The price of water and public transportation will be cut sharply, taking effect next year, after Finance Minister Moshe Kahlon and Arye Dery, minister for Negev and Galilee development, reached a compromise agreement Sunday.
- Oil's Out, Green's In, and Israel's Sitting Pretty
- Competition Cures Crony Capitalism and Drives a Meritocratic Economy
- Israeli Finance Chiefs Battle Over Badly Needed Bank Reform
The two had been at odds over the reduction, with Dery demanding the government abide by promises his Shas party had made to voters in last March’s election to exempt water and public transportation from the 17% value-added tax. Kahlon and the Bank of Israel were equally committed to the principle that Israel would not create any more exemptions to VAT.
In the end, the two agreed to lower prices for water and public transportation by an amount equivalent to VAT, although in practice the reductions will probably be lower. While the headline figure both sides talked about was 17% – and sources close to the minister insisted that would indeed be the size of the cut – the real reduction will likely be in the order of 14.5% given the budgeted amount.
The reduction will be written into law, a process that will take several weeks to complete, but is a condition Dery insisted on.
“These arrangements will be legislated so that it will be impossible to rescind them – in other words we’re promising that the reduction will remain in place for many years to come,” Kahlon said. “At the same time, we’re preserving the Israeli tax system and avoiding undermining the single VAT rate.”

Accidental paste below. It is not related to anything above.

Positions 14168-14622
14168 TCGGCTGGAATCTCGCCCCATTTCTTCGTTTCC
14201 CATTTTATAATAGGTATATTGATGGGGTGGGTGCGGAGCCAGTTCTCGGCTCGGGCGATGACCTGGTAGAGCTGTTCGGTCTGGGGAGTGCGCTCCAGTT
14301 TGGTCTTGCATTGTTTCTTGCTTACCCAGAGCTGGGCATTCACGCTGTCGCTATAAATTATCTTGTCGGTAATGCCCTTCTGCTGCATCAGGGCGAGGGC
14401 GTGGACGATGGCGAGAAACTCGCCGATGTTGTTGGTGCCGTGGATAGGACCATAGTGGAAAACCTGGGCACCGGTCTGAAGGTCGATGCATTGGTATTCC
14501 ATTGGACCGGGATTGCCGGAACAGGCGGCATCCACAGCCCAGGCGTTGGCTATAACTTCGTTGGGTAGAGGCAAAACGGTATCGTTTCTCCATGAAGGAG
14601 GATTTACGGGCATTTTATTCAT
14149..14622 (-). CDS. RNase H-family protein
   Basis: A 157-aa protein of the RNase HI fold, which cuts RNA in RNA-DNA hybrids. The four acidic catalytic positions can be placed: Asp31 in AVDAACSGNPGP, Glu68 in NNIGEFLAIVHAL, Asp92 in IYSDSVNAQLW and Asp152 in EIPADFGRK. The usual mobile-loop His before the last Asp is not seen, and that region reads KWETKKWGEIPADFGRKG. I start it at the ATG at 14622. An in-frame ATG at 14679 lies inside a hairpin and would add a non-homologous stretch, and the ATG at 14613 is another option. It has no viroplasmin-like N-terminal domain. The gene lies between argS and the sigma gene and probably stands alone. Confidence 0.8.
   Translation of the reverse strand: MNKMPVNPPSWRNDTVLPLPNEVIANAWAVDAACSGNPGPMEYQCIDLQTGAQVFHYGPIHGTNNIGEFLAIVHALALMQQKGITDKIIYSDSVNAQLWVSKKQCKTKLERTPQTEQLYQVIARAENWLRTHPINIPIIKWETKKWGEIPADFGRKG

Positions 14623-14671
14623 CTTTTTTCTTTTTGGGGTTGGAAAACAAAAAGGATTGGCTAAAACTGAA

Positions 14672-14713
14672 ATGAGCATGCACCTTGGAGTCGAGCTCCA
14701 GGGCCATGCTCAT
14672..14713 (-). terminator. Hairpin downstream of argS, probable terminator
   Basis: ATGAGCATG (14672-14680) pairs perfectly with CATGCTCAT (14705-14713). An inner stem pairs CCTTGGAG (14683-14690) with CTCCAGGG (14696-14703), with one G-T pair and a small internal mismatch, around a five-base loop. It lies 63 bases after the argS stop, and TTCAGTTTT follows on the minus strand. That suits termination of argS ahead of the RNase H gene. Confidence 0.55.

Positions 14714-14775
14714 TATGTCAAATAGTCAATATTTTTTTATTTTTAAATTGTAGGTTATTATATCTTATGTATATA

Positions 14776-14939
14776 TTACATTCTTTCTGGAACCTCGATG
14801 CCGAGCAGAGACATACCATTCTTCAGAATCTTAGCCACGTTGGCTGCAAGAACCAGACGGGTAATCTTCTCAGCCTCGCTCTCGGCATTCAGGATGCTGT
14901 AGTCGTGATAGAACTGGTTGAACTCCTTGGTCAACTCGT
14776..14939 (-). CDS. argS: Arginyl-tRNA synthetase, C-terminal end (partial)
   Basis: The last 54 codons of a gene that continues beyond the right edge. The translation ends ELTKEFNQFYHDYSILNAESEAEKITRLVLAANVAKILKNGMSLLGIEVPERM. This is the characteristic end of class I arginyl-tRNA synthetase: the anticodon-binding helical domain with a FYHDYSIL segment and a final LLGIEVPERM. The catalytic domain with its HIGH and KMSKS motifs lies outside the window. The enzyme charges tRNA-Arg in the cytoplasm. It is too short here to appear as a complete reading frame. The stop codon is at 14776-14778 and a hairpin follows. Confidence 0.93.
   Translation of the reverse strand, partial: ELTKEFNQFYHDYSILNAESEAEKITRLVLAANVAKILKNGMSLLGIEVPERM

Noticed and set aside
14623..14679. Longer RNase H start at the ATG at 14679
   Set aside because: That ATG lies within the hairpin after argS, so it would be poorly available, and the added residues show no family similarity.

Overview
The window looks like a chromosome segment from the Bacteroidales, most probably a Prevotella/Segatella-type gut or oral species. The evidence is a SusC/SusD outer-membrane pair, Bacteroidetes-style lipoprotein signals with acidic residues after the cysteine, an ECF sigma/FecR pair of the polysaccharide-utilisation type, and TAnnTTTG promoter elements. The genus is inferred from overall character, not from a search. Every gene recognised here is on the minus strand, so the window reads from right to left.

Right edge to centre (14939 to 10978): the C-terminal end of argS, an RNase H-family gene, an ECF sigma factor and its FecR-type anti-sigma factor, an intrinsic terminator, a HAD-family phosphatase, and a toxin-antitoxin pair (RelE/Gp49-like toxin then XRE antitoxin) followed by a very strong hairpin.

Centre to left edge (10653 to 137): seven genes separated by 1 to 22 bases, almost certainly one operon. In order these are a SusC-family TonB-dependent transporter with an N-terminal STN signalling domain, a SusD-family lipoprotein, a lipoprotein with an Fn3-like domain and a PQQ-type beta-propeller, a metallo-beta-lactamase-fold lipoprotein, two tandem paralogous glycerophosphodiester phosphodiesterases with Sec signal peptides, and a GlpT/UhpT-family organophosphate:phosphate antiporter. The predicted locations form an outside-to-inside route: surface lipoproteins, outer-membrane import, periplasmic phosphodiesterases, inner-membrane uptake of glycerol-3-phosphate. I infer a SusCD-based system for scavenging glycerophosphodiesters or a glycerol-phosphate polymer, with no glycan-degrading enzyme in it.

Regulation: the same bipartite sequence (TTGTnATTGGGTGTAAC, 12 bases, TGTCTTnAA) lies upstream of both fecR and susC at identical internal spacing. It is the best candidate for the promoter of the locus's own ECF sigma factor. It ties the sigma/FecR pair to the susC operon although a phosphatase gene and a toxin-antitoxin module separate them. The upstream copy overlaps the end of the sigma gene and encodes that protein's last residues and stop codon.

Dery expressed satisfaction, too. “Semantics don’t interest me, but first and foremost the interests of the weakest segments of the population will get the reduction at once,” he said, adding: “Regarding electricity, I agreed with Kahlon that the next tariff reduction will be for needy families only.”
For Israelis’ water bills, the reduction will work out to just a few shekels per person every month. In addition, Kahlon and Dery have yet to devise a mechanism for compensating the water companies and local authorities, which will cost them about 1 billion shekels ($257 million).
Kahlon and the central bank opposed exempting transportation and water from VAT, saying it set a bad precedent for further exemptions that would encourage tax cheating and complicate the collection process. Right now, the only exemptions on VAT are for fresh produce and goods and services bought in the resort town of Eilat.
At a meeting of the Likud faction on Sunday, other ministers, also opposed the principle of exempting goods or services from VAT, including Yuval Steinitz, a former finance minister and now energy minister. But Culture Minster Miri Regev, who had fought unsuccessfully in the last government for water and power-rate cuts, gave her backing. “We’re lucky you weren’t appointed finance minister in the current government or we wouldn’t be taking social initiatives,” she said, indicating Steinitz.
Dery had sought reductions that would have cost the budget 1 billion shekels, but Kahlon had sought to limit the cost to 680 million shekels. That heaves the treasury with 320 million shekels to come up with from the 2016 budget. Kahlon and Dery are charged with identifying where the money will come from either budget reserves or from cuts elsewhere.
In the case of public transportation, the reduction in fares will be the equivalent of VAT, but on water rates the cut will only be made on the basic rate that covers the first 3.5 cubic meters per person, so that the reduction will not be that significant.
Water companies may end up making up the reduction, which will cost them about 300 million shekels annually, by raising other charges unless the government agrees to subsidies, sources said. Water rates are set according to the cost of pumping, desalinating and piping it, so any rate reduction has to be covered elsewhere.
For the public transportation cut, the government will have to provide 650 million shekels of subsidies annually to bus operators, Israel Railways and light rail systems in Jerusalem and eventually Tel Aviv.